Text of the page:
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Massachusetts judge granted warrant to unlock suspects iPhone with Touch ID

Law enforcement can compel a suspect to unlock their iPhone using Touch ID under a warrant, a Massachusetts federal judge ruled in April, muddying the waters in the ongoing battle in courts over whether the contents of a mobile device secured with biometrics are protected by the Fifth Amendment, or not.




The Bureau of Alcohol, Tobacco, Firearms, and Explosives (ATF) requested a search warrant that allowed agents to press a suspect's fingers against iPhones found at his apartment in Cambridge, using the digits to unlock the devices via Touch ID. The suspect, Robert Brito-Pina, was thought to have performed gun trafficking, and due to being a convict, was barred from owning any guns at all.

The warrant was issued on April 18 and expired on May 2, but it is unclear if the ATF managed to make use of the warrant during that time, reports Sophos. The warrant included arguments over how there was a limited window available before the iPhones would require a passcode to unlock it, something which likely helped the rapid granting of the warrant.

The iPhone was likely to contain evidence of Brito-Pina's alleged activities, with evidence that led to the suspect largely consisted of data from other smartphones and warrants served to Google. Text messages, locations for drop-offs in Waze, and photographs of illegal guns were discovered, along with communications about the sales and purchases of firearms.

The issued warrant is the latest in a number of decisions by judges as to whether or not law enforcement officials should be allowed to take advantage of biometric security and the availability of a suspect to access data on a mobile device. While passcoded devices are usually enough to protect suspects from having their smartphones searched by the letter of the law, biometric security is considered fair game for abuse.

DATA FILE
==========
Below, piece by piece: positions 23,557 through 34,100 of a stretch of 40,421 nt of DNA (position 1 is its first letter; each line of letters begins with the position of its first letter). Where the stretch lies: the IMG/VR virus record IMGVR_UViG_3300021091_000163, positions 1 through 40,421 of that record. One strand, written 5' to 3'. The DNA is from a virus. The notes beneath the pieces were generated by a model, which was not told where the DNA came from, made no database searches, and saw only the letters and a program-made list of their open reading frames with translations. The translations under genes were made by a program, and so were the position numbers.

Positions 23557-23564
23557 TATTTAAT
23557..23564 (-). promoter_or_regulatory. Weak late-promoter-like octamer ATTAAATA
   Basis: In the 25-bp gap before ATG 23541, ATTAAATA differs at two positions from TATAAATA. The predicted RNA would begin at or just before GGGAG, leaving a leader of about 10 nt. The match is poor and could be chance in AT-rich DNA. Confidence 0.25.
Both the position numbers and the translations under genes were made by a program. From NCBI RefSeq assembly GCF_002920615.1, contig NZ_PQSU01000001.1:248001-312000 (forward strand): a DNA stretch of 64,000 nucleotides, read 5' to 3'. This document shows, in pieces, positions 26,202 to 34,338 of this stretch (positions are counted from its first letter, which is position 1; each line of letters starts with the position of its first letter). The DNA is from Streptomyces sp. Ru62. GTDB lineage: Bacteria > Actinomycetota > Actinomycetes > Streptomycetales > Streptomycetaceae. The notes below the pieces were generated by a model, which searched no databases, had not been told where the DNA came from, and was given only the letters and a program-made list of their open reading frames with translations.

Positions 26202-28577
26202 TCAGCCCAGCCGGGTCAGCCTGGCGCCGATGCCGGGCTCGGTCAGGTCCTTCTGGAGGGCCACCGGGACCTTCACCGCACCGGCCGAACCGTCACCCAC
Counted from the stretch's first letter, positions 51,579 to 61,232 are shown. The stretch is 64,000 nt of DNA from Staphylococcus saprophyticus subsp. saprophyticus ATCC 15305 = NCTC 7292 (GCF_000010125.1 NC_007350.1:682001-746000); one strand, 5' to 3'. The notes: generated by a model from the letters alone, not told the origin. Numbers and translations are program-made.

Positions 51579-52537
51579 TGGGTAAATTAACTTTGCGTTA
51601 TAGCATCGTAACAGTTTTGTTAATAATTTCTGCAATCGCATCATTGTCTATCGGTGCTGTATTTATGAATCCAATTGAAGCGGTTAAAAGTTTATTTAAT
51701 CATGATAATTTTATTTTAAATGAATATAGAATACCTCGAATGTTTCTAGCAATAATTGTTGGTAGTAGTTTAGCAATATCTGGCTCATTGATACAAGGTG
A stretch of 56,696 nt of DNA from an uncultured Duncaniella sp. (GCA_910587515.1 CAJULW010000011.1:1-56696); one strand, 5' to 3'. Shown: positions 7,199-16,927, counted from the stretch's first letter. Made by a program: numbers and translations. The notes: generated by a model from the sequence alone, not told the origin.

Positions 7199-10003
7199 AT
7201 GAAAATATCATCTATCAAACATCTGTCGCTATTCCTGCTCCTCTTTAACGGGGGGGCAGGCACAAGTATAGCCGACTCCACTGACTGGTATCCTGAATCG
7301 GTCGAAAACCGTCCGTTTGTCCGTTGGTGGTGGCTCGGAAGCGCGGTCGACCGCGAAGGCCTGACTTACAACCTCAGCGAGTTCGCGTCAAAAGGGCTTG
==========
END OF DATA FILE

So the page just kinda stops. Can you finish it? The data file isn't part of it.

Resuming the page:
A January court filing in California revealed another judge denied the use of a warrant to perform a biometric security unlock, with the request denied for running "afoul of the Fourth and Fifth Amendments." The judge declared the warrant was too "overbroad" in targeting any devices at a crime scene owned by anyone, rather than specific devices owned by the suspect as in the latest case.

For the January warrant attempt, it was reasoned that, while a user can state a passcode as a "testimonial communication," biometrics cannot be used in the same way as they can be acquired via unwilling means, such as forcing a suspect to touch the Home button on an iPhone, or holding a Face ID-equipped device to the suspect's face for a moment.

It was deemed that, if a person could not be compelled to provide the passcode, the same should apply for a finger, thumb, iris, face, or other biometric feature. "A biometric feature is analogous to the 20 nonverbal, physiological responses elicited during a polygraph test, which are used to determine guilt or innocence, and are considered testimonial," wrote Judge Kanis Westmore in January.

As the April warrant was limited in scope, and specific to the suspect's fingers and the suspect's iPhone, and very specifically not other people in the vicinity or devices that weren't iPhones in regards to unlocking. It is also not a green light for all law enforcement officials to use biometric security immediately upon device seizure, as warrants will continue to be required in such cases.

These are far from the only times law enforcement have attempted to use biometric security to gain access to mobile devices.

In 2016, one woman was made to use her fingerprint to unlock an iPhone confiscated from a property owned by an Armenian Power gang member, at the time in prison for unrelated charges. Police have also used fingers of corpses to attempt to unlock iPhones, albeit with limited success.

The FBI ordered the unlocking of an iPhone X via Face ID in August 2018, as part of a child abuse investigation in Columbus. The introduction of Face ID has also led to a forensic firm warning police to avoid looking at the screen of an iPhone X or similarly-equipped device, to avoid accidentally attempting an unlock that would automatically fail.